Discussion in 'Spot Diagnosis' started by Egyptian Doctor, Aug 14, 2012.
This discoloration could be due to congenital hypothyroidism. Neonatal hyperbilirubinemia (in biliary atresia) is also possible. Other causes include hemolytic disease and cholestasis caused by severe neonatal sepsis.
Tetracycline use is a less likely cause (usually affects all teeth equally).
a kind of congenital abnormality
I think the teeth are decalcified and the discoloration could be secondary to decay.
Since the front teeth are predominantly involved, i have a strong suspicion of 'sweetened pacifiers' in the etiology. Even sodas ( and i think the child is old enough..since the primary dentition seems to be complete ) can do the same, in fact worse...becos all the acid from the sodas can cause the deminerelisation and then the sugars ( from the soda ), will run the show. Sodas won't have a predisposition for the front teeth.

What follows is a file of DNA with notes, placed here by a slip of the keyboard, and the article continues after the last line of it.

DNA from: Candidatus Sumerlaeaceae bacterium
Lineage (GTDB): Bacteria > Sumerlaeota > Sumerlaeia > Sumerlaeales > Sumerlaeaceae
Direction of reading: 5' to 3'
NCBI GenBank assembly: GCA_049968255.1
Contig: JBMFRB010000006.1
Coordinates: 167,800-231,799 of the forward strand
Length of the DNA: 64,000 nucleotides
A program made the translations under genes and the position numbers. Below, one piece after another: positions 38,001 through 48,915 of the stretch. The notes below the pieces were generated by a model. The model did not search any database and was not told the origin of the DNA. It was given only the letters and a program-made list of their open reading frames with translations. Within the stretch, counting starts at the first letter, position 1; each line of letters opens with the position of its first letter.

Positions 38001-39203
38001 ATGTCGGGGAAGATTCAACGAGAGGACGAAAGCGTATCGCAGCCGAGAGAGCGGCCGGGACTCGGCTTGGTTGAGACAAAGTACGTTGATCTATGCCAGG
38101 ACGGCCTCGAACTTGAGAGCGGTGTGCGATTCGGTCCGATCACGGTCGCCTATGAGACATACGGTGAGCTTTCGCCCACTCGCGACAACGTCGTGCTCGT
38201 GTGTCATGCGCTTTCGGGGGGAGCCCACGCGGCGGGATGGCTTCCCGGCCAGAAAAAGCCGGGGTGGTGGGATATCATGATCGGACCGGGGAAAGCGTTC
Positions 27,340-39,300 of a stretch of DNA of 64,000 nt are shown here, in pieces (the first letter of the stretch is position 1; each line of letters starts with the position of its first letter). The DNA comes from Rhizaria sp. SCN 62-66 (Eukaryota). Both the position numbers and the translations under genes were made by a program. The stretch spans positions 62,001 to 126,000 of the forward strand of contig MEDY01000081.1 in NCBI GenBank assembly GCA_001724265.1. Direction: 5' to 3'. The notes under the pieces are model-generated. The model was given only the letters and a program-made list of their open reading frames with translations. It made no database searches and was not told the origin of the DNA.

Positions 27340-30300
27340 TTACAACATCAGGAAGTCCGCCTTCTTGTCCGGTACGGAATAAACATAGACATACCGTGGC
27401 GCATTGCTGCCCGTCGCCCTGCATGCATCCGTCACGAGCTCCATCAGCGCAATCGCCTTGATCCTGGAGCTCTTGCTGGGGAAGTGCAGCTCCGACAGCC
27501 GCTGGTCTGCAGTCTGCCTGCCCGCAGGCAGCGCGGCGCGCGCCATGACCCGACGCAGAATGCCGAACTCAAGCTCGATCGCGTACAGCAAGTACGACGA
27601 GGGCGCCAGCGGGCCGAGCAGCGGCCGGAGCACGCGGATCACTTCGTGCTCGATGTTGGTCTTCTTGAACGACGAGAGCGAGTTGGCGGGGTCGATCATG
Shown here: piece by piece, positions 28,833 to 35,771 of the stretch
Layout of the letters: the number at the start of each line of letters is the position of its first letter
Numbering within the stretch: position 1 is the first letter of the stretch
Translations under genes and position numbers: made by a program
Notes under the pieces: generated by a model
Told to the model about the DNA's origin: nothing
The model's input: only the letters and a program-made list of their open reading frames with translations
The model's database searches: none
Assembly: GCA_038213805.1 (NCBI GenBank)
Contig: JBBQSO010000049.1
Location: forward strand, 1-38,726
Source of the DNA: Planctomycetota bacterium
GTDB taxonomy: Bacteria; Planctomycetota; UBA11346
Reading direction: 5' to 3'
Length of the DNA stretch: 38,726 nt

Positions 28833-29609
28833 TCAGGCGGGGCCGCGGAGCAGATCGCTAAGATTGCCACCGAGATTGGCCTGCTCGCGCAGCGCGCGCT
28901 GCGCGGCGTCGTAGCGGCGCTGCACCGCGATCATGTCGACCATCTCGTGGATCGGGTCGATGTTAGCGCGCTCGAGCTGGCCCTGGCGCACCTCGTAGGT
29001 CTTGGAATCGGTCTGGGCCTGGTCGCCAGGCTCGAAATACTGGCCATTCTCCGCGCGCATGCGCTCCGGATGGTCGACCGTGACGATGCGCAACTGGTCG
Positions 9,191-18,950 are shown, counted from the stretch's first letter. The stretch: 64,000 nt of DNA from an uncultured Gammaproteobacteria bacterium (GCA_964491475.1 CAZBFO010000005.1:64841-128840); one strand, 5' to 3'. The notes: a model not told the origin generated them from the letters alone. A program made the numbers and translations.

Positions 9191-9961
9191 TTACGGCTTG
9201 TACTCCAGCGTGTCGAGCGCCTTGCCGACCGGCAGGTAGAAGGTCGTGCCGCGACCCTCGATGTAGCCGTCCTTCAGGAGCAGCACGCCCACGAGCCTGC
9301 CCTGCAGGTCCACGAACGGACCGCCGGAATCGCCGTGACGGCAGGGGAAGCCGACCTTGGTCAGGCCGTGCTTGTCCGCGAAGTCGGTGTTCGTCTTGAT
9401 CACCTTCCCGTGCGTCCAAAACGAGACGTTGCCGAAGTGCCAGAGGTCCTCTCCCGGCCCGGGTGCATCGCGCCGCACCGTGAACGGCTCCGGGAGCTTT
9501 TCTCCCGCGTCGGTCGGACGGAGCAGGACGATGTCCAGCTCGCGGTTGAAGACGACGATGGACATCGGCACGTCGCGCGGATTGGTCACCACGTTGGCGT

Also if the child has frequent vomiting ( for whatever reason ), then we can have this picture.
Another differential would be - Dentogenesis Imperfecta ( seen in patients with Osteogenesis Imperfecta )
I gave tetracycline a thought as well, although this doesn't seem to be a textbook picture of the same.
I second the 2 strong possibilities raised by Dr. J.P.C Peper as well.
Answer : Congenital teeth discoloration for DD , Mostly Neonatal Hypothyroidism
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